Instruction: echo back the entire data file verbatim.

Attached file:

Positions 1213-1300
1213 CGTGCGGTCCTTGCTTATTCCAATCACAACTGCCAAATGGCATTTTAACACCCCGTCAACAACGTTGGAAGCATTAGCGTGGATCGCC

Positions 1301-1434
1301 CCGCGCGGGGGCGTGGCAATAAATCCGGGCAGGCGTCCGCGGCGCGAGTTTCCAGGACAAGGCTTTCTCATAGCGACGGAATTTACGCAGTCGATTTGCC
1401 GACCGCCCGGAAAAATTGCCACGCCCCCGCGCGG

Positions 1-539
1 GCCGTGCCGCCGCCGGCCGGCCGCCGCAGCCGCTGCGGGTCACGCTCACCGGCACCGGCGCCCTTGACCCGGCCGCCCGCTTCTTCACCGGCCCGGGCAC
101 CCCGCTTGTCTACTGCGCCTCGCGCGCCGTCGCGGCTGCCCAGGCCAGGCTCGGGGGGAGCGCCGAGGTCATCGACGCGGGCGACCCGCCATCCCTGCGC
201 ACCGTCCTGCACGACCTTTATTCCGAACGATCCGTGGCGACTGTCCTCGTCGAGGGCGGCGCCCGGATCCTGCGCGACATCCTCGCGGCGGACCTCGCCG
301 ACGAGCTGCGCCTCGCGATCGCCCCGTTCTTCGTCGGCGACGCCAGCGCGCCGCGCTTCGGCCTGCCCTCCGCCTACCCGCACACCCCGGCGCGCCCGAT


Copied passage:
Positions 1213-1300
1213 CGTGCGGTCCTTGCTTATTCCAATCACAACTGCCAAATGGCATTTTAACACCCCGTCAACAACGTTGGAAGCATTAGCGTGGATCGCC

Positions 1301-1434
1301 CCGCGCGGGGGCGTGGCAATAAATCCGGGCAGGCGTCCGCGGCGCGAGTTTCCAGGACAAGGCTTTCTCATAGCGACGGAATTTACGCAGTCGATTTGCC
1401 GACCGCCCGGAAAAATTGCCACGCCCCCGCGCGG

Positions 1-539
1 GCCGTGCCGCCGCCGGCCGGCCGCCGCAGCCGCTGCGGGTCACGCTCACCGGCACCGGCGCCCTTGACCCGGCCGCCCGCTTCTTCACCGGCCCGGGCAC
101 CCCGCTTGTCTACTGCGCCTCGCGCGCCGTCGCGGCTGCCCAGGCCAGGCTCGGGGGGAGCGCCGAGGTCATCGACGCGGGCGACCCGCCATCCCTGCGC
201 ACCGTCCTGCACGACCTTTATTCCGAACGATCCGTGGCGACTGTCCTCGTCGAGGGCGGCGCCCGGATCCTGCGCGACATCCTCGCGGCGGACCTCGCCG
301 ACGAGCTGCGCCTCGCGATCGCCCCGTTCTTCGTCGGCGACGCCAGCGCGCCGCGCTTCGGCCTGCCCTCCGCCTACCCGCACACCCCGGCGCGCCCGAT